Greek Prime Minister George Papandreou said Thursday that his country may ask the IMF for a bailout, a move which Germany would support. Analysts, however, think Athens is simply trying to provoke a concrete EU aid plan.
The EU has agreed on bailout terms, but has yet to implement them
Germany would back a bailout from the International Monetary Fund for debt-stricken Greece, government sources said Thursday, though stressing it has not yet come to that.
"We would be open to an intervention from the IMF if that should become necessary," a spokesman from the finance ministry, who asked not to be identified, told Agence France-Presse. "The government's position has not changed and remains as follows: the issue of financial aid to Greece has not arisen and there is no need to take a decision."
Athens has not yet asked for any aid from the Washington-based global lender. But Greek Prime Minister George Papandreou floated the possibility earlier Thursday in the European Parliament, saying that "in the end Greece may have to choose the option to go to the IMF."
A report from the Dow Jones Newswires quoted a senior Greek official as saying Athens may apply for IMF financial aid as early as the beginning of April. In response, the euro dropped further against the dollar, with Greek bank shares and bonds also hit.
"We have taken today measures that the IMF would have asked us to take. In fact, we are under an IMF program. However, we don't have the facilities that the IMF could give," he said, adding that Greece did not want to be in "a situation when we have the worst of the IMF and none of the advantages of the euro zone." Papandreou stressed that Greece would not default or leave the euro zone.
Papandreou, left, with European Commission President Jose Manuel Barroso, said Greece may have to resort to the IMF
Papandreou said Greece cannot achieve its promised deficit cuts if borrowing costs remain so high, and said EU leaders had "an opportunity to make a decision" on a bailout from the euro zone at a summit of EU leaders next week. He said concrete EU support could force market rates down and make a call to the IMF unnecessary.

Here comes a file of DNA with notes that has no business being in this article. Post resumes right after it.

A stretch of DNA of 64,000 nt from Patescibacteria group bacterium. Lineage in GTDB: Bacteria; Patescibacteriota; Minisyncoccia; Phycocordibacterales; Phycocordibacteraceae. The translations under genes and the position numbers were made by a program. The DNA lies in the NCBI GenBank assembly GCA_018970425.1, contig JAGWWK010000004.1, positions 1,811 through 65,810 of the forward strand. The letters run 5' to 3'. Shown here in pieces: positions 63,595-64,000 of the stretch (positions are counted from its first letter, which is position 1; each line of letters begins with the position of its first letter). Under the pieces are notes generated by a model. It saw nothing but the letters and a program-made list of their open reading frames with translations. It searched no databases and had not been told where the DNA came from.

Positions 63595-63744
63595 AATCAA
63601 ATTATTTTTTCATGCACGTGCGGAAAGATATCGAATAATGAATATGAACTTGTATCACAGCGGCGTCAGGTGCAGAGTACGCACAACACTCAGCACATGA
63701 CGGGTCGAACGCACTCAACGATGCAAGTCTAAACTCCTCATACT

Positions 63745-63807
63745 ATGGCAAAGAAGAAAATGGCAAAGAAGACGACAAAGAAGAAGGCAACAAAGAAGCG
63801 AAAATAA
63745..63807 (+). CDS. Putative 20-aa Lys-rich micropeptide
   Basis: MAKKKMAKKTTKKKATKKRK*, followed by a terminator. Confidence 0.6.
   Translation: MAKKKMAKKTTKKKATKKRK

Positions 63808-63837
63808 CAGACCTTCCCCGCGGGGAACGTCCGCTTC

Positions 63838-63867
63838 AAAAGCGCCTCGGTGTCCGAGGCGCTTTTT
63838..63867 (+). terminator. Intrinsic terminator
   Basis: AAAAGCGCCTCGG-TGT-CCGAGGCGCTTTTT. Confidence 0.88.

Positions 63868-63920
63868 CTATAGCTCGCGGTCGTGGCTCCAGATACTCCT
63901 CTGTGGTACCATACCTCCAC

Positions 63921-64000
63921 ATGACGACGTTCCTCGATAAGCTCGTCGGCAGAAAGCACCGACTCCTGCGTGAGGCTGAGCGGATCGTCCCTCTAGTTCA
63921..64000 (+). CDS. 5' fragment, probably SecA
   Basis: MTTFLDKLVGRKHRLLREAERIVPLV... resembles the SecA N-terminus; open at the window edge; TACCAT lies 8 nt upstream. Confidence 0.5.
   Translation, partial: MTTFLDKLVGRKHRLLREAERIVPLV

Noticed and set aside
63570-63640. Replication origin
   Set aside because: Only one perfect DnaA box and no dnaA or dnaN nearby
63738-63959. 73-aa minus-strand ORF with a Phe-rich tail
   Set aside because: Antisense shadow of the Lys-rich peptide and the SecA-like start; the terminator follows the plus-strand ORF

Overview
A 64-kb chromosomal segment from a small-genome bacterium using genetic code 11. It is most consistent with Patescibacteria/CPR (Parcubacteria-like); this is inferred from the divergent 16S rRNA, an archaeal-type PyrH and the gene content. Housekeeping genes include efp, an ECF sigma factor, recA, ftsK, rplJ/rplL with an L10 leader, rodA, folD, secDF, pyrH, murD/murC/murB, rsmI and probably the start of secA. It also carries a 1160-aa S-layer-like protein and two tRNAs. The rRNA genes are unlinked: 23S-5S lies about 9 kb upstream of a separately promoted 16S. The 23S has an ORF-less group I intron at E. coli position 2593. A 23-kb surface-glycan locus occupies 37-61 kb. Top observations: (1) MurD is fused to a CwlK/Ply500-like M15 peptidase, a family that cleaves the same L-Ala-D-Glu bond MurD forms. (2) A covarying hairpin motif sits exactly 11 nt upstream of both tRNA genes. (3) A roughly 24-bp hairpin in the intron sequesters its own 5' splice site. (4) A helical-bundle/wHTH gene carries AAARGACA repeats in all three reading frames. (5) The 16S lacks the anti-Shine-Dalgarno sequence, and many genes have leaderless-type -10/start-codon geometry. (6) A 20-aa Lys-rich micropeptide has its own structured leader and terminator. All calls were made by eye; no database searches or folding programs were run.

EU bailout plan ready and waiting
On Monday, EU finance ministers agreed to terms for a possible multibillion-euro rescue for Greece. Analysts said Greece's talk of an IMF intervention is likely just a tactic to pressure EU leaders into implementing the plan.
"The IMF talk…is intended to push euro zone partners into making explicit the standby arrangement which seems to have been agreed upon at the European Council level, in the hope that such an announcement will push Greek government bond spreads to tolerable levels for Greece to proceed with borrowing," said Michael Massourakis, head of economic research at Alpha Bank in Athens.
Along with Germany, however, a number of European countries support the idea of Greece turning to the IMF, among them Britain, Sweden, Finland and the Netherlands.
A spokeswoman for the IMF said the lender still expects Athens to resolve the debt crisis on its own.
"We are working closely with the EU Commission and I believe we've often said that we expect the EU, the euro zone countries, to want to and to plan to resolve this question by themselves," said IMF spokeswoman Caroline Atkinson.
Editor: Susan Houlton